Just three to four hours from NYC, Lake George is a popular upstate vacation spot, and if you're expecting souvenir shops, pizza, and outlet shopping, you'd be right. But visitors will also find history, classic hotels, and thousands of wooded acres in the surrounding Adirondack Park.
Lake George itself is 32 miles long, with 109 miles of shoreline. Lake George Village, in the south, is the most commercial zone. Bolton Landing is less developed, and there's still room for quieter villages and stretches of natural shore.
Area attractions span an A to Z from: "arcades, balloon rides, boat cruises, exhibits, galleries, golf, historic sites, horseback riding, markets, museums, outlet shopping, scenic train rides, rodeos, seasonal activities, spectator sports, theater, theme parks, whitewater rafting, and much more" -says the Lake George website.
A big draw for families is the Great Escape Amusement Park, a Six Flags theme park that has great coasters and a Splashwater Kingdom water park. Across the street is the Six Flags Great Escape Lodge with indoor water park.
Kids may also like the Enchanted Forest Water Safari waterpark, or the Pirate's Cove Adventure Golf themed minigolf.
History and Museum Sightseeing
Families can mix some education into the vacation, as Lake George has plenty of history: first with the native Indians; then in 1642, a French priest arrived and gave the lake a French name. The mid 1700's saw fighting between the French, British and native populations, as portrayed in James Fennimore Cooper's famous novel, The Last of The Mohicans. The British prevailed, and renamed the lake for King George II. Later still, Lake George -- and especially the British Fort Ticonderoga-- featured in the American Revolution.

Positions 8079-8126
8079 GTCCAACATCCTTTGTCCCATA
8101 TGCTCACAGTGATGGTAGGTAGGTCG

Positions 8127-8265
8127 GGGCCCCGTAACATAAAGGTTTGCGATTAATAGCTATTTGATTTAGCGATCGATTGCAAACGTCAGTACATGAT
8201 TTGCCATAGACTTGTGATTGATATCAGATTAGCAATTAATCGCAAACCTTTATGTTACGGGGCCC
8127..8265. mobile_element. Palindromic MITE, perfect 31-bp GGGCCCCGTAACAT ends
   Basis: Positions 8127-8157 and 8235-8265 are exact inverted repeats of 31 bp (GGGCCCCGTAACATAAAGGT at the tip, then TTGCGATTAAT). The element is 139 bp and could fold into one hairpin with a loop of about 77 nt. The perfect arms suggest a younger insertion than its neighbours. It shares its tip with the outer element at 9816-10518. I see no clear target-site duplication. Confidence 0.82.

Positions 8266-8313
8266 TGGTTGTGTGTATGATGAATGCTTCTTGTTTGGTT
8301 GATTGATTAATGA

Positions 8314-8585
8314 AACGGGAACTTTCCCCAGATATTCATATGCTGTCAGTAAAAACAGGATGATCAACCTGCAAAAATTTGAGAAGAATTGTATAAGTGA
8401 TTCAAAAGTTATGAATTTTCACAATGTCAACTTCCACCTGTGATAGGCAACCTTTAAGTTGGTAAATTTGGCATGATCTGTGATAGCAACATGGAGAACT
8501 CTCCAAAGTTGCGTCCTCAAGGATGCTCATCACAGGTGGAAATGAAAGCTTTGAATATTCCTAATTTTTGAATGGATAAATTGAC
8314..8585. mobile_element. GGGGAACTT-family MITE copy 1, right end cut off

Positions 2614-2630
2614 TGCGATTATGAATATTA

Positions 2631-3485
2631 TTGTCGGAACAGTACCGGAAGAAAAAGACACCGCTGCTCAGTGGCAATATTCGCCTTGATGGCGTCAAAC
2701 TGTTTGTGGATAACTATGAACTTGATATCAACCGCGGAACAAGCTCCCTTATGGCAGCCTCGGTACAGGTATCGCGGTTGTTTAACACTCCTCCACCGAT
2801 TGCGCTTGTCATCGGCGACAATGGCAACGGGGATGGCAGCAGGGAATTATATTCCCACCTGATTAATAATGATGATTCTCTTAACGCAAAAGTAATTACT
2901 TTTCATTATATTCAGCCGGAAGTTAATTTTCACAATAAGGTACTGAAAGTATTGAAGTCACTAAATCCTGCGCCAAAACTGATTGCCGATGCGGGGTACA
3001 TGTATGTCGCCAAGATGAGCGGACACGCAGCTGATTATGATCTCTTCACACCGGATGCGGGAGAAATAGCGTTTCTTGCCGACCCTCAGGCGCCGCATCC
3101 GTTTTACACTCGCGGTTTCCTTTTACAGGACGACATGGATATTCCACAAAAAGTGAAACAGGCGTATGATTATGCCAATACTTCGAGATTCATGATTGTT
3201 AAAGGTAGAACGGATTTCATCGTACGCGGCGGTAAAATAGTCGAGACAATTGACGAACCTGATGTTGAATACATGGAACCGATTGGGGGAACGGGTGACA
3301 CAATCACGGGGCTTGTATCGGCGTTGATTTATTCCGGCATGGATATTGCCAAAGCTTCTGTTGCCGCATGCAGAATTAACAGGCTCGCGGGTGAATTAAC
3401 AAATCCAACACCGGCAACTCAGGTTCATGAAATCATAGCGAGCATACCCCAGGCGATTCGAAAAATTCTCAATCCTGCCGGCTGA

All this history comes to life at several museums. Fort William Henry Museum has guides in period dress, and re-enactments; the Adirondack Museum's 32 acres has indoor and outdoor exhibits; Fort Ticonderoga National Historic Landmark has a military fortress, costumed guides, museum, musket demonstrations, Fife and Drum performances and other family-friendly activities.
Lake George also has history as a playground for the wealthy: take a cruise and you may spot some of the estates on "Millionaire's Row," built during a heyday that began in the 1870's with stagecoach travel. Some of the grand hotels -- such as the Fort William Henry Hotel in Lake George village, and The Sagamore in Bolton's Landing-- are still welcoming guests today.
- See many more sightseeing ideas in the Lake George area. Day trips might take you to Ben & Jerry's Ice Cream Factory, historic Cooperstown with National Baseball Hall of Fame, Lake Placid Winter Olympic Museum.
The vast Adirondack Park dates back to 1892, and has a staggering size of 6.1 million acres: to get some perspective, this is " the largest publicly protected area in the contiguous United States, greater in size than Yellowstone, Everglades, Glacier, and Grand Canyon National Park combined." ( --Adirondack Park site.) Approximately half belongs to New York State (protected to remain "forever wild"); the rest is private land for farms, businesses, homes, etc.
Hiking is awesome in the Adirondacks: see the Adirondacks regioins' site. Other summer fun includes white-water rafting, canoeing, kayaking. Families can also look for Visitor Interpretive Centers for Adirondack Park.
Winter, meanwhile, is very quiet in the area, but you can find cross-country skiing, snowmobiling, some downhill areas.
This brief profile is meant to introduce this area to family vacationers; please note that the writer has not visited in person. Always check web sites for updates!